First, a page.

I have learnt to practise ‘mindful’ eating…trying to eat only when hungry, not when bored, sad or angry. I eat slowly and savour every mouthful and I chew, chew and then chew some more. I have quite easily slipped into a healthy 3 meals and 2 snacks (if required) regime. I also sit at the table to eat with a knife and fork without distractions. No more sitting on the sofa with a packet of something or other, watching TV, and then wondering who ate all the goodies a little while later!
I have also adhered to the advice given to me by my dietician about not grazing, and to ease up as time has gone by with sloppy/slider foods that won’t help me feel full for long. And, (this has come as a surprise) I have started to move much more. I have found the best exercise for me is the one that I will do. So I walk, dance, swim and occasionally hit the gym.
Some of my tips for success include cooking for 1 to serve 2. If I didn’t then my husband would eat 11/2 portions and be sitting on the gainers bench well away from me on the losers. I also use a smaller side or salad plate for myself so that portion control is more manageable. I use a bariatric portion plate to help with this so that I not only get the food choice right but also the correct proportions for a bariatric.
I also eat slowly following the 20:20:20 rule using my bariatric cutlery.
When on the road or away from home I also use my bariatric bento box to keep food perfectly portioned and also in good condition and safe. It’s ideal for when options away from home can be limited or non bariatric-friendly.
I also plan for emergencies by having bariatric-friendly food in the freezer and a couple of snacks in the boot of my car should I get caught up in traffic or be running very late. In restaurants (which I visit at least twice a week) I tend to order 2 starters instead of a starter and main course/entrée and am not shy about ordering off a children’s menu or asking for a ‘doggy bag’ to take home something I can’t finish. I often ‘upcycle’ these leftovers into something quite different.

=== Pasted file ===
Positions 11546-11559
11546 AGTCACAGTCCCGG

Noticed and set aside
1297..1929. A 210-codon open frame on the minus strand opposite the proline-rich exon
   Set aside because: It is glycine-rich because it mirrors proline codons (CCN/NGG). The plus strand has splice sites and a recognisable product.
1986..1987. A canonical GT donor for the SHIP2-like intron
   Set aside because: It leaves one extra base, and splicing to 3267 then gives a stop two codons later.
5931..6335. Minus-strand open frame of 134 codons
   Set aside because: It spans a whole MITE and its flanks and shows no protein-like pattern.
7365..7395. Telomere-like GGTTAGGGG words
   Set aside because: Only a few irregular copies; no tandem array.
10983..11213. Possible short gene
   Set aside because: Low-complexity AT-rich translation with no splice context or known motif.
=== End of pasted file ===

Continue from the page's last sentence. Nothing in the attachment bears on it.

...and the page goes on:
On this website and in my books I have covered all the basics for success. Problems usually occur when we lose sight of these and veer off course. The result is weight gain or a long-term stall (I stress the long-term because stalls and plateaus do occur but it’s when they are persistent they need addressing). So what are the basics to follow and get back to when all is not well? Here are my top 10 which are covered in more detail if you search and scroll around the site:
MY TOP 10 BACK TO BASICS
- Follow the 20:20:20 rule (need a reminder of this? see here)
- Hydrate well – but remember don’t drink with meals
- Eat your protein first and ensure it fills half of your plate (use a bariatric portion plate to ensure this). Check your portion size isn’t too large and that the proportions are correct
- Take your vitamins and supplements every day and check your blood annually
- Move more! Introduce exercise or activity into your day, but do something you enjoy
- Don’t graze! Have 3 main meals and 2 additional high protein small snacks if necessary daily
- Don’t rule out food groups or stigmatise certain foods. If you experience intolerance try cooking in a more bariatric-friendly way – all foods should be enjoyed
- Practise ‘mindful’ eating – use a knife and fork, sit at a table and without distraction
- Look for support from your bariatric team, a local or online group and when things get tough a professional
However, the best advice I can give has been left until the end, 10. LEARN TO COOK – that way you can control your food intake, know just what you are eating and still have a good, healthy relationship with food. This doesn’t mean being a slave to the kitchen, there are lots of healthy convenient foods out there to make life easier, just try to avoid the unhealthy ready-made and processed junk ones. Ensure however that you measure foods and ingredients carefully so that the portion size is correct – our bariatric portion, cook and serve cups can be invaluable help with this.
Remember, it is not just about eating less, although you will undoubtedly have a smaller plateful than your non weight-loss surgery counterpart, but about nourishing yourself with inspiring dishes to ensure success, long-term.